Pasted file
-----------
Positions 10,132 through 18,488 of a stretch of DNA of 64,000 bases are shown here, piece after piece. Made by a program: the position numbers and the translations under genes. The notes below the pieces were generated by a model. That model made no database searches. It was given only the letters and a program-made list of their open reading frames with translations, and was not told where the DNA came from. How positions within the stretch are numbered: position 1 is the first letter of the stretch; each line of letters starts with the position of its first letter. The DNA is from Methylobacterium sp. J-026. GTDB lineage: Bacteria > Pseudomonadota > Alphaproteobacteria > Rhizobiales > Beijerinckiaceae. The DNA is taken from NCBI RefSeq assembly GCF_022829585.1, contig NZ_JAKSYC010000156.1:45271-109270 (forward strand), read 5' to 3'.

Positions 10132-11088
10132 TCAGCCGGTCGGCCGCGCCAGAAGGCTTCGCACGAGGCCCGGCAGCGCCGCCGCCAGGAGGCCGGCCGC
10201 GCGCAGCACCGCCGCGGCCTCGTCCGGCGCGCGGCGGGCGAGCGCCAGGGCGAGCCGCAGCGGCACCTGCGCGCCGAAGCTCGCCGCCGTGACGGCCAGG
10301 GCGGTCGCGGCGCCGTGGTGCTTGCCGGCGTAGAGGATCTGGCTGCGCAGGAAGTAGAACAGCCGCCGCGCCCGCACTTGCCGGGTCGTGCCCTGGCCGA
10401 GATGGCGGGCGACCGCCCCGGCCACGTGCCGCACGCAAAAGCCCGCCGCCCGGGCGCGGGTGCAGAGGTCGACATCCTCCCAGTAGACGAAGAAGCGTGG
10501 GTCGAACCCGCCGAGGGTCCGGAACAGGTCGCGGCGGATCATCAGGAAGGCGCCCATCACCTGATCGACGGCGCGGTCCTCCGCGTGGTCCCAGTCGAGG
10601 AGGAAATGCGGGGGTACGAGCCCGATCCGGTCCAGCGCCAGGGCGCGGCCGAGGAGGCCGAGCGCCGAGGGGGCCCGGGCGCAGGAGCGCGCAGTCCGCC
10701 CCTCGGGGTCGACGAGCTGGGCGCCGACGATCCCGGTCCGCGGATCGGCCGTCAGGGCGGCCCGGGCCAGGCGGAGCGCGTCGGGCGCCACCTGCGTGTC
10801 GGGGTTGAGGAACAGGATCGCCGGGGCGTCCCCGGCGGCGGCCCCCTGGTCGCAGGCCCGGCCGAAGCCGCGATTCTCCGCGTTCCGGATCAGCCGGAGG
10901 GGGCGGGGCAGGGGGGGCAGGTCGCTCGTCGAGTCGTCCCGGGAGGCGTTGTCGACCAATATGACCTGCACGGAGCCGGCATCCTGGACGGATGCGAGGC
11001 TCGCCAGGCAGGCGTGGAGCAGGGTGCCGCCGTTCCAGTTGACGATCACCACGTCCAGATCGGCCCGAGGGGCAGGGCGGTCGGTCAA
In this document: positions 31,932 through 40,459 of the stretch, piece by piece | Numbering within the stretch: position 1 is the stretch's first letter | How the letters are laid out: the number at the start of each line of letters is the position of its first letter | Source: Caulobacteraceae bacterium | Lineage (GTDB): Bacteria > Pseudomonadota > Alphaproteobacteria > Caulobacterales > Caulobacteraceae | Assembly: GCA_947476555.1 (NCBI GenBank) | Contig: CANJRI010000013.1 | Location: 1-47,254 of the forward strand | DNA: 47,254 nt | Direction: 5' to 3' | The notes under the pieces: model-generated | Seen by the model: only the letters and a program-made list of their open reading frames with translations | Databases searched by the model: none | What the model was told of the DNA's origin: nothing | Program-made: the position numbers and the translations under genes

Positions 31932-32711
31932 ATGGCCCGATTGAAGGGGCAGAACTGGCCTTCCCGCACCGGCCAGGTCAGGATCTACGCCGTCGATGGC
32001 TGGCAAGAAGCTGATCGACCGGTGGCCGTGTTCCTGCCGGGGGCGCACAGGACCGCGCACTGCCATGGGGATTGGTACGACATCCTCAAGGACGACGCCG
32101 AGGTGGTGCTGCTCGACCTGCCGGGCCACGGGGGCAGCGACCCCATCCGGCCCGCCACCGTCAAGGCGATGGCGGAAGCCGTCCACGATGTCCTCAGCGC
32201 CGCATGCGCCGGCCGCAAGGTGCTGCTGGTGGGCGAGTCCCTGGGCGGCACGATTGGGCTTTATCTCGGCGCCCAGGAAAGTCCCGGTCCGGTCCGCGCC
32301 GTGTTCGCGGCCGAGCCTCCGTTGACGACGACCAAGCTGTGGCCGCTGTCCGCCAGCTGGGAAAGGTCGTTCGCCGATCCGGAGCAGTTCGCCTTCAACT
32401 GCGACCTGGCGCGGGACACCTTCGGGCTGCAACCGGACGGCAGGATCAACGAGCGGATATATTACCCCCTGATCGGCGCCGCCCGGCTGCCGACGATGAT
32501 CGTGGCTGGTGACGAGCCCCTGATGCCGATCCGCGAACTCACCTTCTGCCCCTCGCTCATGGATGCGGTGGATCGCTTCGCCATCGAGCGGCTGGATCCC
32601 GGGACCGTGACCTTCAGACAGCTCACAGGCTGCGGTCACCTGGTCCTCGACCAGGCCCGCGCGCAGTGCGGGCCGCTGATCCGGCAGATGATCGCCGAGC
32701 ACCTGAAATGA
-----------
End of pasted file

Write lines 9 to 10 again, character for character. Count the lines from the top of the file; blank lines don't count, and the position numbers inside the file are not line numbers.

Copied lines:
10701 CCTCGGGGTCGACGAGCTGGGCGCCGACGATCCCGGTCCGCGGATCGGCCGTCAGGGCGGCCCGGGCCAGGCGGAGCGCGTCGGGCGCCACCTGCGTGTC
10801 GGGGTTGAGGAACAGGATCGCCGGGGCGTCCCCGGCGGCGGCCCCCTGGTCGCAGGCCCGGCCGAAGCCGCGATTCTCCGCGTTCCGGATCAGCCGGAGG